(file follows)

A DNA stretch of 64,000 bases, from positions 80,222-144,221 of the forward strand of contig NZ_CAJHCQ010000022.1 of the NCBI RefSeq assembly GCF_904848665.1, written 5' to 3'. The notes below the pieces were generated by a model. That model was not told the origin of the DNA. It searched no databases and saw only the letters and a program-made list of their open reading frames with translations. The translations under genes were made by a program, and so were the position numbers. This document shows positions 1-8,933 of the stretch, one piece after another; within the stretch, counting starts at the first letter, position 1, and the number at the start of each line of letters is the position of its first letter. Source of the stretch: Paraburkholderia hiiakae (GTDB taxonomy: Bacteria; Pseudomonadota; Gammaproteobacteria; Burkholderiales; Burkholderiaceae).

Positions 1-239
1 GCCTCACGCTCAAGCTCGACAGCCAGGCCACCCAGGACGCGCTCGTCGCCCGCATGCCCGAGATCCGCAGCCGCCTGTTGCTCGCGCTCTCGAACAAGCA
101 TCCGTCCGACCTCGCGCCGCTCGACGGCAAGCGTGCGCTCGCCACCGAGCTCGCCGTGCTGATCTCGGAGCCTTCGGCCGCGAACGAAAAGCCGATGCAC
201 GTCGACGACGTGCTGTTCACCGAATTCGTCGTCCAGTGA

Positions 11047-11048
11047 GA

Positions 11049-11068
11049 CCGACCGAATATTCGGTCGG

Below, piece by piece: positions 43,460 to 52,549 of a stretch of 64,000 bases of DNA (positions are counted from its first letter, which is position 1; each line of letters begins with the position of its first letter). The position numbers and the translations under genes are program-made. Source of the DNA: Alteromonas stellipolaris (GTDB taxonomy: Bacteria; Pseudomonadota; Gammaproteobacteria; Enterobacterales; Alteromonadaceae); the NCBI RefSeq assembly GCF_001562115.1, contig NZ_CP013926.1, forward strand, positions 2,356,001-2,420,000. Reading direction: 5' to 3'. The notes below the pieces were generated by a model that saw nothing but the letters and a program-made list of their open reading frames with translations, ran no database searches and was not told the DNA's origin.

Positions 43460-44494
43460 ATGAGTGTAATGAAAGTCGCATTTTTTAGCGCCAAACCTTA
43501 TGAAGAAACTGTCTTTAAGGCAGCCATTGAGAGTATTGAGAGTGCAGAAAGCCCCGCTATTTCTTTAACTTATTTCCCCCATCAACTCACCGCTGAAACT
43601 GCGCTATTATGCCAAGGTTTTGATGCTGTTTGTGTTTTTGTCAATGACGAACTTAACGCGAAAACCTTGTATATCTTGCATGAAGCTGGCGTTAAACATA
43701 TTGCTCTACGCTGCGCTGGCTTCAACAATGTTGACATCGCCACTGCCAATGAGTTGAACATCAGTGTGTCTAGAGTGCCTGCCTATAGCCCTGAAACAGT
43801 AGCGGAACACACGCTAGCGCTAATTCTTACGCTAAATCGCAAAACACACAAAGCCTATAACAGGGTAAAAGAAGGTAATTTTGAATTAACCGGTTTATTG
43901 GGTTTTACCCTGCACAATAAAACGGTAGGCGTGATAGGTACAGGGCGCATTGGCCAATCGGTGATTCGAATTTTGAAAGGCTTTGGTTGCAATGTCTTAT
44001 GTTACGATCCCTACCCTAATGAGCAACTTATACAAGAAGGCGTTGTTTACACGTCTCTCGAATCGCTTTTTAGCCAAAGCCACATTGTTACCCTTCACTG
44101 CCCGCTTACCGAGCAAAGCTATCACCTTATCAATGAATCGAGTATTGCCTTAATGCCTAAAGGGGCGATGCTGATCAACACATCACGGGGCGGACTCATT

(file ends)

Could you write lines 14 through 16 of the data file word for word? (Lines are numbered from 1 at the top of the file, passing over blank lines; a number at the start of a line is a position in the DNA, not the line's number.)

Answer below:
43601 GCGCTATTATGCCAAGGTTTTGATGCTGTTTGTGTTTTTGTCAATGACGAACTTAACGCGAAAACCTTGTATATCTTGCATGAAGCTGGCGTTAAACATA
43701 TTGCTCTACGCTGCGCTGGCTTCAACAATGTTGACATCGCCACTGCCAATGAGTTGAACATCAGTGTGTCTAGAGTGCCTGCCTATAGCCCTGAAACAGT
43801 AGCGGAACACACGCTAGCGCTAATTCTTACGCTAAATCGCAAAACACACAAAGCCTATAACAGGGTAAAAGAAGGTAATTTTGAATTAACCGGTTTATTG